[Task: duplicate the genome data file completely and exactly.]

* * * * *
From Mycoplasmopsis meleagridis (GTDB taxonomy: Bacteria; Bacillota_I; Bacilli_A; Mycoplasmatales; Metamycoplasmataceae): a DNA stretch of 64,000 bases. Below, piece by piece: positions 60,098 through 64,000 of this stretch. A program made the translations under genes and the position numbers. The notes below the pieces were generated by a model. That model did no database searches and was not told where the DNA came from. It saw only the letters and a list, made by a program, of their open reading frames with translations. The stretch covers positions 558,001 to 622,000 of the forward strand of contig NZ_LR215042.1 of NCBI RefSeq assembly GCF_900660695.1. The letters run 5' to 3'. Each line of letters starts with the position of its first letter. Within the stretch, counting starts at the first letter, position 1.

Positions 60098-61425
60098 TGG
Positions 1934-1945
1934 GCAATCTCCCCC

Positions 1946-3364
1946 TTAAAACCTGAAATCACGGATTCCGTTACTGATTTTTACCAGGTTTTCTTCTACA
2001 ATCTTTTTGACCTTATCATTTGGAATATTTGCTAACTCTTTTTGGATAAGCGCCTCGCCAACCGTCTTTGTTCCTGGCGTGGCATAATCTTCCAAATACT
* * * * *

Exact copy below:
From Mycoplasmopsis meleagridis (GTDB taxonomy: Bacteria; Bacillota_I; Bacilli_A; Mycoplasmatales; Metamycoplasmataceae): a DNA stretch of 64,000 bases. Below, piece by piece: positions 60,098 through 64,000 of this stretch. A program made the translations under genes and the position numbers. The notes below the pieces were generated by a model. That model did no database searches and was not told where the DNA came from. It saw only the letters and a list, made by a program, of their open reading frames with translations. The stretch covers positions 558,001 to 622,000 of the forward strand of contig NZ_LR215042.1 of NCBI RefSeq assembly GCF_900660695.1. The letters run 5' to 3'. Each line of letters starts with the position of its first letter. Within the stretch, counting starts at the first letter, position 1.

Positions 60098-61425
60098 TGG
Positions 1934-1945
1934 GCAATCTCCCCC

Positions 1946-3364
1946 TTAAAACCTGAAATCACGGATTCCGTTACTGATTTTTACCAGGTTTTCTTCTACA
2001 ATCTTTTTGACCTTATCATTTGGAATATTTGCTAACTCTTTTTGGATAAGCGCCTCGCCAACCGTCTTTGTTCCTGGCGTGGCATAATCTTCCAAATACT